Politics & Government

No toll hike through 2019? Lawmakers approve plan to freeze Tacoma Narrows bridge toll

The old and new Tacoma Narrows bridges are shown shortly after the new bridge’s 2007 opening.
The old and new Tacoma Narrows bridges are shown shortly after the new bridge’s 2007 opening. The Peninsula Gateway

State lawmakers have approved a plan they say could keep the Tacoma Narrows bridge toll flat through mid-2019.

A $5 million transfer approved by the Legislature last week should provide enough money to stop bridge tolls from rising in the near future, said state Reps. Christine Kilduff, D-University Place, and Jesse Young, R-Gig Harbor.

The temporary transfer of gas-tax money should ensure the balance in the state’s Tacoma Narrows Bridge Account doesn’t dip below unacceptable levels, eliminating the need to raise bridge tolls in July 2018, Kilduff said.

The $5 million loan would be transferred back to the state’s motor vehicle account later in the two-year budget cycle.

The plan is part of the state’s two-year transportation budget, which the Legislature approved Friday and awaits Gov. Jay Inslee’s signature.

If this starts to mitigate the problem, it takes a divide away from two communities ... If you remove that divide, business grows both ways.

State Rep. Jesse Young, R-Gig Harbor

“I think middle-class folks, commuters, the traveling public — they’re feeling pretty nickeled and dimed these days,” said Kilduff, who worked with Young to address bridge tolls in the transportation budget.

“I do think it will be helpful to families to know they don’t have to be confronting these toll increases at a time when our economy is still recovering,” Kilduff said.

Right now, two-axle vehicles crossing the eastbound span of the bridges from Gig Harbor into Tacoma pay $5 if they use an electronic Good To Go pass, $6 if they pay in cash, and $7 if they choose to receive a toll bill in the mail.

The Washington State Transportation Commission, which sets toll rates, has already decided to keep those toll prices frozen through June 2018.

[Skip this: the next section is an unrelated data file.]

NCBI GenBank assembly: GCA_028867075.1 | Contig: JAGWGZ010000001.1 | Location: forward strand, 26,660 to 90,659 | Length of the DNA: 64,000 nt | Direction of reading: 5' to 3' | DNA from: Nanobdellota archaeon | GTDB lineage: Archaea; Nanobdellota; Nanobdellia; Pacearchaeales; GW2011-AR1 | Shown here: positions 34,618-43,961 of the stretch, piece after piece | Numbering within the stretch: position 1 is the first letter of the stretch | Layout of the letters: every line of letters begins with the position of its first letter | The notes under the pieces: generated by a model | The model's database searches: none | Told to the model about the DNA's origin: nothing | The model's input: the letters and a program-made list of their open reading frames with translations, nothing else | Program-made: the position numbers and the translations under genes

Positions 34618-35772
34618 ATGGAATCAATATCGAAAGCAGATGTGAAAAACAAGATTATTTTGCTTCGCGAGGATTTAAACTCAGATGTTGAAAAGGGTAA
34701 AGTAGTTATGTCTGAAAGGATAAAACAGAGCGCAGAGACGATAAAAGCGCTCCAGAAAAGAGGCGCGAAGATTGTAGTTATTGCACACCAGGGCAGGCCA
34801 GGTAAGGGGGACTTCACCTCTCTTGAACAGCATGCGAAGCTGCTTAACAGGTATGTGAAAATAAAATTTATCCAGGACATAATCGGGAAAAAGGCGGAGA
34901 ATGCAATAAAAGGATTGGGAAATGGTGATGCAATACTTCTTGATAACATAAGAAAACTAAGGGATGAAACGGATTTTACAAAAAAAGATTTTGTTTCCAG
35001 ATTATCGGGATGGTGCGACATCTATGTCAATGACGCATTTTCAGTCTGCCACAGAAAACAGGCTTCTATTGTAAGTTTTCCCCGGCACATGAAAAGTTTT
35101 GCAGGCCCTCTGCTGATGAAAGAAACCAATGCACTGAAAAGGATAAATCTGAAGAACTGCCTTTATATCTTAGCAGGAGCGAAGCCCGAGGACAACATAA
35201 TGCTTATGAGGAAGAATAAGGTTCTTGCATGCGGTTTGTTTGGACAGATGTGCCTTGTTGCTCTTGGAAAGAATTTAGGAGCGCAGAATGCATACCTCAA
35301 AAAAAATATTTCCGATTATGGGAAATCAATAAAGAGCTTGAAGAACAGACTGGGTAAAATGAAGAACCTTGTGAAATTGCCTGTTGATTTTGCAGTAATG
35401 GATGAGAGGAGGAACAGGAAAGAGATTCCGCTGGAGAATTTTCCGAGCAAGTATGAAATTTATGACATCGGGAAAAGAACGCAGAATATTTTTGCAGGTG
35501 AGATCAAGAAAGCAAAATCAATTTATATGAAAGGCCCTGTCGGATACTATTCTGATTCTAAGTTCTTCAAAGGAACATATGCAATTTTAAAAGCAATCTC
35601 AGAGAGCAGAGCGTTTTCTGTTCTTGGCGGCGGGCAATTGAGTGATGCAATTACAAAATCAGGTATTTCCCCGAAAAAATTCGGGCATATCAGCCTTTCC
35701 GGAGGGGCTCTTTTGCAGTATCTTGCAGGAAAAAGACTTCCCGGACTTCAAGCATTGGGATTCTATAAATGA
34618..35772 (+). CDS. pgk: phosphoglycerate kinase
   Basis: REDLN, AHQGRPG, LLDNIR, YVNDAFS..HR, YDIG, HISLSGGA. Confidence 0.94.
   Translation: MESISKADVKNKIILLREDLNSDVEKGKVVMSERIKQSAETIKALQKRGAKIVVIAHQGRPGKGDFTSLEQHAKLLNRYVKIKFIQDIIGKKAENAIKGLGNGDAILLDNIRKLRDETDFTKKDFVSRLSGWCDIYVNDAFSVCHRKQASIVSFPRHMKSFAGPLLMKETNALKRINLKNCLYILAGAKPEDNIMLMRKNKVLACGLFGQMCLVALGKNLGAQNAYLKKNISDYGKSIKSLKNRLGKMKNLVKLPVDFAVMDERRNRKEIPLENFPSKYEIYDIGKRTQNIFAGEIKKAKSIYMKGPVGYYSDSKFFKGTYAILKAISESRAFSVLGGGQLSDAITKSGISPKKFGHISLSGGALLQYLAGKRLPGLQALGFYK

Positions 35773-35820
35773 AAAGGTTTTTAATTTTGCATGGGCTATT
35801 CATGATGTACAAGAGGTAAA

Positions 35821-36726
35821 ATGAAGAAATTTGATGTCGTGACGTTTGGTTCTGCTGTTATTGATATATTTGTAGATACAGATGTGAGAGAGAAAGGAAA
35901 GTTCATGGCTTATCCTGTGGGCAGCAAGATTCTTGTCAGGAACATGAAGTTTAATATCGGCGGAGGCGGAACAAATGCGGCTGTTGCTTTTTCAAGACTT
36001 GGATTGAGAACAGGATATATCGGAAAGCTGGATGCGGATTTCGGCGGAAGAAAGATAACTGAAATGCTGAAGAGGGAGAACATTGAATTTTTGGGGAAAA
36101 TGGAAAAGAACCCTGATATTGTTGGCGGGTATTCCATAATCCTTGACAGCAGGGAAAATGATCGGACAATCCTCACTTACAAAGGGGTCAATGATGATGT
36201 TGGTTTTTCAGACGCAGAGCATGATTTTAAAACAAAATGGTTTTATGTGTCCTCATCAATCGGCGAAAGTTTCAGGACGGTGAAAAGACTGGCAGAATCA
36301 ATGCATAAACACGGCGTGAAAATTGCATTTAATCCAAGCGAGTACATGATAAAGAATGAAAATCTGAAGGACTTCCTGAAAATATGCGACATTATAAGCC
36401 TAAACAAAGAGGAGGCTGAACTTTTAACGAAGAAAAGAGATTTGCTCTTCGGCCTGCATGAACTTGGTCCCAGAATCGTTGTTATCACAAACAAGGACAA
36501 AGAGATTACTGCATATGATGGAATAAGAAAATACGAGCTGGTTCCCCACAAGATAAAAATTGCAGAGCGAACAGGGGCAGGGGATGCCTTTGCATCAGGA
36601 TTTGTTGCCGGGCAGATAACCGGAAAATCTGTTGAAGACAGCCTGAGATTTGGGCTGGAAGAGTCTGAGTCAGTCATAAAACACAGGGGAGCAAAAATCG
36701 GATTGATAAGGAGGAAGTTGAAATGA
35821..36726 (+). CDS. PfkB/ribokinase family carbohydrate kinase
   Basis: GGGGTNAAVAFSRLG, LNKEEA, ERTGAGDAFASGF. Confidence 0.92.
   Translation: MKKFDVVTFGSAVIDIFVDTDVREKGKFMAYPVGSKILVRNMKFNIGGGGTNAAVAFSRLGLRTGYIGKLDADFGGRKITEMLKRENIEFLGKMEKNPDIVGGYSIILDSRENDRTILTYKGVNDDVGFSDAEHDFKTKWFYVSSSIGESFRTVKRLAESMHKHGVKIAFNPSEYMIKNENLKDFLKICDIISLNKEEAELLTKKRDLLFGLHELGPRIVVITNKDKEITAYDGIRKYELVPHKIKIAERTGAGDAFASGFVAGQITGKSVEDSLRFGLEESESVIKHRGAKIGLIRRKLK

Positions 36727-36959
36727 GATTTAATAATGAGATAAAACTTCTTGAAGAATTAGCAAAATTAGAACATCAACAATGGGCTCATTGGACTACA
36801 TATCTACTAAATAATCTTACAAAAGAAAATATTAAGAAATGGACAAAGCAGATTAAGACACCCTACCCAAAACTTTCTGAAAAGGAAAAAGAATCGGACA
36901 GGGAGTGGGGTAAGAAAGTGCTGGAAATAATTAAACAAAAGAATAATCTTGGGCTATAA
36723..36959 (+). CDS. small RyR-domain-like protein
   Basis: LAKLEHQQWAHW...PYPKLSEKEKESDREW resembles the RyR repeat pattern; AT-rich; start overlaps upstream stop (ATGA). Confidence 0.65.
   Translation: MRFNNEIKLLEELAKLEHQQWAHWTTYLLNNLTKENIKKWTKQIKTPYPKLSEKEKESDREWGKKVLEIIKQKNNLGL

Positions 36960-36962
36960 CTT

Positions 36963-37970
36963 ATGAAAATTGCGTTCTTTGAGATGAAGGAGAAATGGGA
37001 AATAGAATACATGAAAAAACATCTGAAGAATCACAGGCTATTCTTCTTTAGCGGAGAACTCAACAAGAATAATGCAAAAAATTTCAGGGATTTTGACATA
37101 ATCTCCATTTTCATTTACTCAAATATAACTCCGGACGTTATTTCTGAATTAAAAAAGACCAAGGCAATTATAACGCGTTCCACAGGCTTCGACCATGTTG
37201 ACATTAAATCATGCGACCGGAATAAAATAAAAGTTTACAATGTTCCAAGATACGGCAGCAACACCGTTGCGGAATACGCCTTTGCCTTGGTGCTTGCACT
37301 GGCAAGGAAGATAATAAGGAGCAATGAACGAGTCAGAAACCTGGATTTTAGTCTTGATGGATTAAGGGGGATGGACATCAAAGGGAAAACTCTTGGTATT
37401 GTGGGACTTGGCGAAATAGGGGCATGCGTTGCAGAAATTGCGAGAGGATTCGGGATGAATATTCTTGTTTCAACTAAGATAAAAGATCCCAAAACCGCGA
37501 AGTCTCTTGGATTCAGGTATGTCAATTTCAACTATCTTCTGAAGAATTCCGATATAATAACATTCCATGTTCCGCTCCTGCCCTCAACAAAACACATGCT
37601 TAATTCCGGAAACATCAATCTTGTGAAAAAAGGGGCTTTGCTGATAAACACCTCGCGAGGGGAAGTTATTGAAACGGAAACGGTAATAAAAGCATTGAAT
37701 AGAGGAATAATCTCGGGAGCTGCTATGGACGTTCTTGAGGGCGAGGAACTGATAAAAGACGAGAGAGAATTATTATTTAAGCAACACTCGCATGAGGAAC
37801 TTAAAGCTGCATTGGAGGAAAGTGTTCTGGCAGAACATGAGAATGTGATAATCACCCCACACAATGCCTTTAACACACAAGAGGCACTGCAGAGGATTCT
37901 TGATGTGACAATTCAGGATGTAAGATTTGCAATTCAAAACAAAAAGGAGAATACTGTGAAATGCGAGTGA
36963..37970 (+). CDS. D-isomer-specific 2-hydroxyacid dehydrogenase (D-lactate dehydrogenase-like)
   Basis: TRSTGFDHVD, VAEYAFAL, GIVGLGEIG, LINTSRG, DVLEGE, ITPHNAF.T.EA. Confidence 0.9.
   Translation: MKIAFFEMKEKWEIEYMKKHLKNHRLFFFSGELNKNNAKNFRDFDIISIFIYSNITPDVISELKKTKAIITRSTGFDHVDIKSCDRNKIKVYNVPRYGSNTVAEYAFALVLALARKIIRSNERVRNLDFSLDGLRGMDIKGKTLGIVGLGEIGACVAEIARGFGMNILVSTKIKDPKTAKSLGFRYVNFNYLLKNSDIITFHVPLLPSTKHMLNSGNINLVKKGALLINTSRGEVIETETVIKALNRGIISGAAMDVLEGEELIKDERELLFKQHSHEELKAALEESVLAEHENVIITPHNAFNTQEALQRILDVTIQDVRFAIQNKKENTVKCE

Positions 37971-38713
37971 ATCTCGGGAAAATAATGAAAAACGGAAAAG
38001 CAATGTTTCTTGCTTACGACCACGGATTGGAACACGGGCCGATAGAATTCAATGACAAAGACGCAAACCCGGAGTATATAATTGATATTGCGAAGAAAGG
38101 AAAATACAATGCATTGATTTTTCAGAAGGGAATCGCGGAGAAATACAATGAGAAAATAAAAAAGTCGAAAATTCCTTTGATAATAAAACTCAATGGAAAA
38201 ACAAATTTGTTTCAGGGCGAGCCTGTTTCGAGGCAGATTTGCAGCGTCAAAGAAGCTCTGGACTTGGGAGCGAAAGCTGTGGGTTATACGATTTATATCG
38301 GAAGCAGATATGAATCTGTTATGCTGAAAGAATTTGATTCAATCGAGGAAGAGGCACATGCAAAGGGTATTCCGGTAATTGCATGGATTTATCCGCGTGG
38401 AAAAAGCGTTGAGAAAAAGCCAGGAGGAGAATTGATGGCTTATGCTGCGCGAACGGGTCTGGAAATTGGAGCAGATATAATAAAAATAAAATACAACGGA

But there was a possibility tolls would need to rise again in July 2018 — the start of the 2019 fiscal year — to keep up with the costs of maintaining the bridges and paying off debt from the new bridge’s construction, said Carl See, senior financial analyst for the transportation commission.

The commission will begin its work setting those toll rates later this year, See said.

I think middle class folks, commuters, the traveling public — they’re feeling pretty nickeled and dimed these days.

State Rep. Christine Kilduff, D-University Place

While an increase is still a possibility, See said a preliminary analysis suggested the Legislature’s $5 million transfer should give the commission more flexibility to avoid raising tolls in July 2018.

If the transportation commission agrees with that assessment, the next toll increase on the Tacoma Narrows bridges wouldn’t come until July 2019 at the earliest, See said.

Young, the Gig Harbor lawmaker, also amended the state transportation budget to create a work group to find ways to stop toll increases in the future. That group is directed to deliver a report on possible solutions to the Legislature by Dec. 1.

Young said the immediate toll freeze is intended to give the work group more time to come up with a permanent fix for rising tolls.

Since the eastbound span over the Tacoma Narrows opened in 2007, toll rates have doubled for cars paying cash at a tollbooth and nearly tripled for those using electronic Good To Go passes. Lawmakers stepped in two years ago with $2.5 million that helped suspend a planned toll increase in 2016.

The transportation commission predicts it will be able to end tolling on the Narrows bridges in 2032, after paying off the debt and construction costs for the new span.

Young said rising tolls hurt not only commuters, but economic development. People living in Tacoma who might otherwise cross into Gig Harbor for a movie or shopping may think twice about it, given the cost of the toll, and vice versa, he said.

“If this starts to mitigate the problem, it takes a divide away from two communities,” Young said. “If you remove that divide, business grows both ways.”

Melissa Santos: 360-357-0209, @melissasantos1

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